(and how less gives you more)
Every single Java codebase I have ever come across has had a project called core or common or somesuch. And almost-universally, dwelling within this library, under the banner of "useful functionality used by other projects" lurk classes like:
- StringUtils for String manipulation
- FileHelper for dealing with files
- ValidationUtils for argument-checking
- DateHelper for tweaking Dates
I know, I know. But I've seen this macro-level antipattern in even the most experienced of development houses.
If you have a "core" library featuring any of the above stuff, exorcise that code now. Right now. Your core library is a liability. You are maintaining redundant code that almost-certainly has bugs you haven't found yet.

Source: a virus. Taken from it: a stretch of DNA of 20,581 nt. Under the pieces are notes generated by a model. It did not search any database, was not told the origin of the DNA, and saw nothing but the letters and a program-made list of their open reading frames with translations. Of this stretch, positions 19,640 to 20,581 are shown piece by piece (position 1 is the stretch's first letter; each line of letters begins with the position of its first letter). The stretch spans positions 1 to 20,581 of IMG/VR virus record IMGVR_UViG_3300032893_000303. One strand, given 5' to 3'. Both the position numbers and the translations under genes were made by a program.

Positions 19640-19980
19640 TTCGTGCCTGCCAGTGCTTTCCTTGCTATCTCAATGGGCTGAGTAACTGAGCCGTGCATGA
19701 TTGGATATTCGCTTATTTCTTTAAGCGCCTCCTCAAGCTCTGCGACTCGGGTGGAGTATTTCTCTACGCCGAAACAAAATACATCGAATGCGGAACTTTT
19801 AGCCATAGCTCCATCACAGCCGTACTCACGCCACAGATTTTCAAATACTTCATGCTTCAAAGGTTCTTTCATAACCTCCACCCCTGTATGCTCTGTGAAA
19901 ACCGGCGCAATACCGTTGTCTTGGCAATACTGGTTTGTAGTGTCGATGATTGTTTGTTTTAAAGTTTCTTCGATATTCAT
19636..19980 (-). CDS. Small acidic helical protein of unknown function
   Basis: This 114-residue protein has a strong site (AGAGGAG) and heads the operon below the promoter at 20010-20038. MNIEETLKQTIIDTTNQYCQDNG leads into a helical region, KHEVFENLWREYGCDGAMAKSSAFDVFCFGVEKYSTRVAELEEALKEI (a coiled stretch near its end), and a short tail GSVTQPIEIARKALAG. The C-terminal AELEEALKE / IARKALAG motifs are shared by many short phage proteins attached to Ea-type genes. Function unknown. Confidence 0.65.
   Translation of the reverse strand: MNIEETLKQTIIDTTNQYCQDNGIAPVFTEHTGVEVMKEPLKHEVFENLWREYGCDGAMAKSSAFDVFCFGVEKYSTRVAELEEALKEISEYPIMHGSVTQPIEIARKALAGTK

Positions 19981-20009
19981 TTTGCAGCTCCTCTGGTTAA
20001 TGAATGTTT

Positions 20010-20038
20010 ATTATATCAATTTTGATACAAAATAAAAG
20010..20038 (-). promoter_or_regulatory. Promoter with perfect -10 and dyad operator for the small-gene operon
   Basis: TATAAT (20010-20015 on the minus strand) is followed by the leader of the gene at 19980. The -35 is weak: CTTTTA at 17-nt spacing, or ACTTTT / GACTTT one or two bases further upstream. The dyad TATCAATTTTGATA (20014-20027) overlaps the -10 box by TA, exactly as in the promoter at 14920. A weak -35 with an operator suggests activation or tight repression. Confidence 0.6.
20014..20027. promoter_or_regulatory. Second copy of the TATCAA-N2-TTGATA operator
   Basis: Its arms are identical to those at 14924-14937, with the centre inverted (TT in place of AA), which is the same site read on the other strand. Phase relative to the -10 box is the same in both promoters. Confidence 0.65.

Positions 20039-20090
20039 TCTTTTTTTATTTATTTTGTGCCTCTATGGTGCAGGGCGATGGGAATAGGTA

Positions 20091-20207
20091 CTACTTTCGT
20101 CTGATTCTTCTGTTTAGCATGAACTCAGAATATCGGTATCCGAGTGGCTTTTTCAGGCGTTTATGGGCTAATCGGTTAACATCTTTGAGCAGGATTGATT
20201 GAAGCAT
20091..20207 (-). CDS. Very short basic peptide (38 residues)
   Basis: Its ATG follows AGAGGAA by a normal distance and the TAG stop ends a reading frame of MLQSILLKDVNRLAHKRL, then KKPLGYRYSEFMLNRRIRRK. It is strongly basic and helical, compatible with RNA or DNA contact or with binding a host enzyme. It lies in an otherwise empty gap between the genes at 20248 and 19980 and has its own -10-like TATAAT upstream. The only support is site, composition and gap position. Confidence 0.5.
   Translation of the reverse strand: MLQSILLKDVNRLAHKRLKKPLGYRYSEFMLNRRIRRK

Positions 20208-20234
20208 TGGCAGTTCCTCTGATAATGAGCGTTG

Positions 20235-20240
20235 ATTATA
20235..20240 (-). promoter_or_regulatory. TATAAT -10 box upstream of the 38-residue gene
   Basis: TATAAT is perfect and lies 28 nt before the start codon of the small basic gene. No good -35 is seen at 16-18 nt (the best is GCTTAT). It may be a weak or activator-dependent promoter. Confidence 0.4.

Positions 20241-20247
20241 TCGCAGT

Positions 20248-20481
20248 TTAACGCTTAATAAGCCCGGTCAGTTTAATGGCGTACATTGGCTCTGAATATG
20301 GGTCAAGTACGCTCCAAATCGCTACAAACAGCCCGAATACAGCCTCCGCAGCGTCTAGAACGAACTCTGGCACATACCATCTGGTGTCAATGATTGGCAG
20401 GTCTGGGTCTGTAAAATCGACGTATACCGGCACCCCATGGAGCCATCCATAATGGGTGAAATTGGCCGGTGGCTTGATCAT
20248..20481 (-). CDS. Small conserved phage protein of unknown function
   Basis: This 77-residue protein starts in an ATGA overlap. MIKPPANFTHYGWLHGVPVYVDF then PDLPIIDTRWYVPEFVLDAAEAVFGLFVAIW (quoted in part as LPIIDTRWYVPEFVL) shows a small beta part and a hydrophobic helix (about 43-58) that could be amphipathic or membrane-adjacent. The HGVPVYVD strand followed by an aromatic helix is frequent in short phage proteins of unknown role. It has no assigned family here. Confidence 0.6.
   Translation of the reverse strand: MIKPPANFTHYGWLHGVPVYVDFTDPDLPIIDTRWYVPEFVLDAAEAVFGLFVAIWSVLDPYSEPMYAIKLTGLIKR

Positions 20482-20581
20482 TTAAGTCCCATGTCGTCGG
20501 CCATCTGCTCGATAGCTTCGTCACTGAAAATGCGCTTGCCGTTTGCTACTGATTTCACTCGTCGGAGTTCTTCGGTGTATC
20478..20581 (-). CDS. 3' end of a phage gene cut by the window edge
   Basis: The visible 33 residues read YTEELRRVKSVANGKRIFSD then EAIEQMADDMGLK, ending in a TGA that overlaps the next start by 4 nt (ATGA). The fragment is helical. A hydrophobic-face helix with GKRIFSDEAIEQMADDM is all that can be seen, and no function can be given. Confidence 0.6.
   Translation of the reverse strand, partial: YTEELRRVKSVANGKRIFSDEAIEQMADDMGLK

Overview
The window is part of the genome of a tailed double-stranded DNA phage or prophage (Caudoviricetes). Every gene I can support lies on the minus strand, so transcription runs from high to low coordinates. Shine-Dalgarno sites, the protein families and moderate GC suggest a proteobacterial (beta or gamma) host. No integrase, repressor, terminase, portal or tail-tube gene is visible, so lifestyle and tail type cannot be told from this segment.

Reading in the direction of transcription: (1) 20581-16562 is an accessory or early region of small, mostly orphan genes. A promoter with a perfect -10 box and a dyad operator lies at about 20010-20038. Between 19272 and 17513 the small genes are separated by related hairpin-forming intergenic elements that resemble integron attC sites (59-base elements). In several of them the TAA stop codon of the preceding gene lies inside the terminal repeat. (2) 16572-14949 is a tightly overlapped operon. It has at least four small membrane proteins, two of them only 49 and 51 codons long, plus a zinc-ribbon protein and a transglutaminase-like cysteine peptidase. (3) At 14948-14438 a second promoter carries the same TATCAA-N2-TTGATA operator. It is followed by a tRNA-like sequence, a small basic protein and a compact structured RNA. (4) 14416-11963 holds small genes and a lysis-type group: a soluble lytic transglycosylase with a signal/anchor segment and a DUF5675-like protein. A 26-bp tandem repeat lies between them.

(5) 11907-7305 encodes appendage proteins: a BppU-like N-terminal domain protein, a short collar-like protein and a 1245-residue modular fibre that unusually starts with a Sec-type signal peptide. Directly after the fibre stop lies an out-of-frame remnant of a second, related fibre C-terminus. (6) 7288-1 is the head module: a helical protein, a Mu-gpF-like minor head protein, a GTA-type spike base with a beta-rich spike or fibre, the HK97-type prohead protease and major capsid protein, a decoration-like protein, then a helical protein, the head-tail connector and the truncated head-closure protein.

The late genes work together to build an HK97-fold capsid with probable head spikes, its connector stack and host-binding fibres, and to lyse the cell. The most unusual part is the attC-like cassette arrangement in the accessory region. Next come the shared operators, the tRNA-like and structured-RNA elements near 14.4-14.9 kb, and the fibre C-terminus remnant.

In the spirit of simplification, may I humbly recommend:
- Apache Commons Lang gives you StringUtils, DateUtils and loads more besides.
- Google's Guava (formerly Google Collections) gives you fabulous, fully-genericised collection-manipulation, plus some handy-dandy utilities like Preconditions to take care of your argument-checking requirements
These libraries will slim down your "core" to stuff that is genuinely domain/site/whatever-specific.
Grab them, learn them, use them, love them :-)